Tuesday, May 22, 2007

The Twilight Samurai (2004)

Directed by: Yoji Yamada
Written by: Yoshitaka Asama, Yoji Yamada
Starring: Hiroyuki Sanada

Color, 129 minutes

Grade: A

Wait a second. A samurai movie that focuses on relationships and family? That’s right. Yoji Yamada’s The Twilight Samurai is unlike any samurai film I’ve ever seen, and that’s a good thing. The story is set in mid 1800’s Japan, and the focus is a man named Sebei Iguchi (Hiroyuki Sanada), a former master swordsman who is now scraping to get by. He works as a low level accountant and must support his two young daughters and his senile mother by also working in the fields and making insect cages. His wife has recently died from consumption, and because of the funeral, he is in debt up to his ears. His co-workers invite him out for drinks everyday after work; Sebei humbly refuses because he has to get home to his daughters. His colleagues make fun of him behind his back, calling him Twilight because he rushes home before dark, and they complain about his smell. Sebei doesn’t have time to take a bath, doesn’t have time to care for himself, only his family. He is not a pathetic man, and he is content with his life. When his great uncle scolds him and tells him he needs to find a new wife, Sebei disagrees. He enjoys being able to watch his children grow old, even though he sometimes gets angry that his mother doesn’t recognize him.

One day, Sebei runs into his childhood friend/sweetheart Tomoe. Tomoe is recently divorced from a cruel man that abused her. Sebei and Tomoe spend the evening enjoying each other’s company, and reminiscing about their childhood. When night falls, Sebei accompanies Tomoe back to her brother’s house, only to find that Tomoe’s ex-husband is there, drunk and trying to start a fight. Sebei restrains him, and the drunkard challenges him to a duel. Sebei reluctantly agrees, and the fight is scheduled for the following day. At home, Sebei tries to sharpen up on his old tricks. He’s rusty and he knows it, but he honors his agreement and shows up for the fight. Instead of a sword, Sebei shows up with large stick. He doesn’t want to kill his opponent, only teach him a lesson, and that he does. The word spreads about the fight, and one day Sebei is called upon to assassinate a rogue samurai. He is offered a handsome reward for his service, but Sebei doesn’t want the task. He has too much to lose, and he’s not as quick as used to be. After realizing that he has no choice in the matter, he reluctantly agrees, and the audience is lead into one of the most unique climactic battles I’ve ever seen.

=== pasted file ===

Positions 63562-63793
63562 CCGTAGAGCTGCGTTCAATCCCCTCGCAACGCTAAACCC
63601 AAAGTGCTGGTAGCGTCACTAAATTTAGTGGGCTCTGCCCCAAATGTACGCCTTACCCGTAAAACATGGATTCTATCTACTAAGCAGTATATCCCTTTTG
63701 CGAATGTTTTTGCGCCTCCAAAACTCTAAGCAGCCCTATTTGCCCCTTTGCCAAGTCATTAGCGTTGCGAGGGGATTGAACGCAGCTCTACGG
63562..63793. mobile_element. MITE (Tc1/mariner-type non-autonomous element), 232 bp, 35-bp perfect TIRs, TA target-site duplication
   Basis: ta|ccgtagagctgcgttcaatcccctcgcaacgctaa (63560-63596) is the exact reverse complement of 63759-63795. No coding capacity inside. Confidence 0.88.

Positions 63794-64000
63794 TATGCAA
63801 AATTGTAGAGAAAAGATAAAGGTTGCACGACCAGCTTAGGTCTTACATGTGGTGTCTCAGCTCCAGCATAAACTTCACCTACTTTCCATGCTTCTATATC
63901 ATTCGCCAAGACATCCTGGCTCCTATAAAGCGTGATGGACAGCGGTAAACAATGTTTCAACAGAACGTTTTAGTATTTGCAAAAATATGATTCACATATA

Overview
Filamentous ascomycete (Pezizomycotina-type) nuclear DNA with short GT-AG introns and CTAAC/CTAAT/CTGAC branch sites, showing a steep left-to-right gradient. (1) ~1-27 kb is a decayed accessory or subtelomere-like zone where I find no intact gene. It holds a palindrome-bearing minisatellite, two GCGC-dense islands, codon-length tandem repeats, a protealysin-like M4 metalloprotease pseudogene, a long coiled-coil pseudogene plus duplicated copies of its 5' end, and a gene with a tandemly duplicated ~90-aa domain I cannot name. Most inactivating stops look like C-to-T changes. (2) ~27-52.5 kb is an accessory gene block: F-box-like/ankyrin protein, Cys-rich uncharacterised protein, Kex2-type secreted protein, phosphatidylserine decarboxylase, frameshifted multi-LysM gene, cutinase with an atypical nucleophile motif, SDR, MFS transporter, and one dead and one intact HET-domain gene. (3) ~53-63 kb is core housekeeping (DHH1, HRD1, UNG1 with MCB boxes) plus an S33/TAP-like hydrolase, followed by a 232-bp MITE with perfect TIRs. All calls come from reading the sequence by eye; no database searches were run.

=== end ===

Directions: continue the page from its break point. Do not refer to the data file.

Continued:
Now if it sounds like I’m giving too much away, I’m not. The plot line is almost inconsequential; this film is about character, not action. Over the course of two hours, director Yamada pulls us in slowly and gives us a character that we completely believe. Sebei is a normal everyman. He is not the typical Kurosawa samurai; he is completely human. He loves his family, and they love him. He pines for Tomoe, even though he believes she is too good to be with a petty samurai like himself. This is a man with real life, everyday problems that happens to be good with a sword. Hiroyuki Sanada is absolutely brilliant in the role of Sebei. American audiences may know Sanada from The Last Samurai, and Danny Boyle’s upcoming Sunshine, but Japanese audiences have had the chance to see this man’s talent for years. This actor has displayed more range in one film than any recent American actor has shown throughout their career. He has the dramatic chops to pull off the humility in Sebei, and he can wield a sword well enough to give us a hint of what this character may have been in the past.

Sanada’s performance is reason enough to recommend this film, but Yamada’s direction is a marvel in and of itself. The dramatic scenes are just as good as anything Yasujiro Ozu (Tokyo Story) ever dealt out, and the action scenes, although there are very few, would make Kurosawa proud. The climax itself is one of the most brilliantly timed action set pieces ever put on film. High praise, you say? You better believe it. Now, I know nothing about Yamada. His biography on the DVD says that he has directed over 80 films, and that by now he is about 76 years old. Evidently, this is the only film of his to get any sort of release in the U.S., and I’m here to tell you, that’s a shame. This is a remarkable film that only a master could make. It has been compared to Unforgiven, and while I can see the comparison, I would venture to say that this film may be better. Eastwood’s Will Munny was a stone cold killer. Sure, he cleaned up for a while, but in the end he came full circle. In this film, Sebei is not a bad man, he is a respectable man, a man of honor - the Jimmy Stewart of samurai, if you will. The last thing he has ever wanted was to take a life, and this is where The Twilight Samurai succeeds. We see ourselves in Sebei, and all we can do is hope that everything turns out alright for him.

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